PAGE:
As I mentioned, fail-over from one firewall to another is supposed to take seconds as the most (depending on advbase (default: 1) and advskew), even if you disconnect cables randomly from one firewall, cut the power to the machine, or attack it with a raygun. As soon as one firewall stops talking to the other on one of the interfaces, the second one will prepare to act in its stead.

Why, then, doesn’t it work on some Dell PowerConnect equipment, for instance? Well, it seems the RSTP mechanism gets confused by the shared MAC address, resulting in having (say) two master nodes, and the situation may take as much as 30 seconds to stabilize, if not more (or if at all).

The answer is that you should be able to turn it off for the ports where the firewalls are connected. Considering a case where both firewalls are connected to the same switch (using a different VLAN for each interface, for instance), it should be safe to do so.

Happy fail-overs!

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Microsoft FUD?

Is Microsoft admitting to using Fear, Uncertainty and Doubt? Either their Live.com engine is a bit weird, or there’s some curious honesty here. Judge for yourself… 😉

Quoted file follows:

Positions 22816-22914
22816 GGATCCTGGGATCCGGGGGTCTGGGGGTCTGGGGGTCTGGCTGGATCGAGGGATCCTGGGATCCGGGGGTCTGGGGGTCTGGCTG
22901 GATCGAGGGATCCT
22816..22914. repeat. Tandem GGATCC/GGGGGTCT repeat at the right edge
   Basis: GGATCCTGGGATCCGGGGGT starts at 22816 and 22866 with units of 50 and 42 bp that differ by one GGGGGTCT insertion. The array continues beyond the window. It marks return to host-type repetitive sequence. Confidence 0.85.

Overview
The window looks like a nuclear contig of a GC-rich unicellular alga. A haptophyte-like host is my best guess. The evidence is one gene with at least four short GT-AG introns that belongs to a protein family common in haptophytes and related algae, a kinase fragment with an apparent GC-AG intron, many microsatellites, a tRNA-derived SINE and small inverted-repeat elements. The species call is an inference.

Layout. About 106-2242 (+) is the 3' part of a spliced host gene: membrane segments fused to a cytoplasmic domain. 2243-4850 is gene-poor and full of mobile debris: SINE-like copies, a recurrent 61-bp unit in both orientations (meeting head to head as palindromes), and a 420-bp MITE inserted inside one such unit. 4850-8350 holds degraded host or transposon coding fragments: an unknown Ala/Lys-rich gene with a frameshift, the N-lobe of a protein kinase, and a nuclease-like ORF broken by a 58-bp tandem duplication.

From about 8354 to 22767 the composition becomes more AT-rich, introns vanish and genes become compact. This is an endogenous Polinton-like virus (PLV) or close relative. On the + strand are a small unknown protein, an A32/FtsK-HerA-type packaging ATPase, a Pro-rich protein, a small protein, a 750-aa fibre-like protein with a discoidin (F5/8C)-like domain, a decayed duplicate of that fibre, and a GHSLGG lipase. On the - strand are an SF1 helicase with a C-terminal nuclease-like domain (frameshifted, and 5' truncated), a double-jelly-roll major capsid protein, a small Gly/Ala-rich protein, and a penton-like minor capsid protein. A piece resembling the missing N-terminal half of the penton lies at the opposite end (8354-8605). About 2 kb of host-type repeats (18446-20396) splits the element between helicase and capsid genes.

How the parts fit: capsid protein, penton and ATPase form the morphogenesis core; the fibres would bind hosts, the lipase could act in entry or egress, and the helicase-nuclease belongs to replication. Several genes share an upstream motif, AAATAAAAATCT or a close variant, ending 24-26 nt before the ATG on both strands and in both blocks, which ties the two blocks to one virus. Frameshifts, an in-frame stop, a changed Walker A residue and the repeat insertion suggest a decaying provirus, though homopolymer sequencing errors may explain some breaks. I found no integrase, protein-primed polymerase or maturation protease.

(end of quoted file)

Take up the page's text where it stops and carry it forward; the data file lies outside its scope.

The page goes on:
Live.com

(Source: http://www.microsoft.com/en/us/default.aspx – search for “fud”. Tip from comm2k.)

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Silly geek joke

Some files were walking about in peace, when suddenly they started screaming:

– Watch out, watch out! /bin/dd is coming!

One of the files then said:

– I’m not afraid, I’m /dev/null !

The file stood alone as /bin/dd came closer. Finally, the program stood inode to inode with its enemy:

– You’re doomed!

– Don’t you know who I am? You can’t touch me!

There was a long silence, and then /bin/dd said with a dark voice:

– dd if=/dev/zero of=/dev/sda

(This is based on the ex theme from circles of mathematics – don’t say I didn’t warn you. (Apparently this is before the era of udev. On an additional note, no binaries were harmed in this excercise as they were located on a different drive.))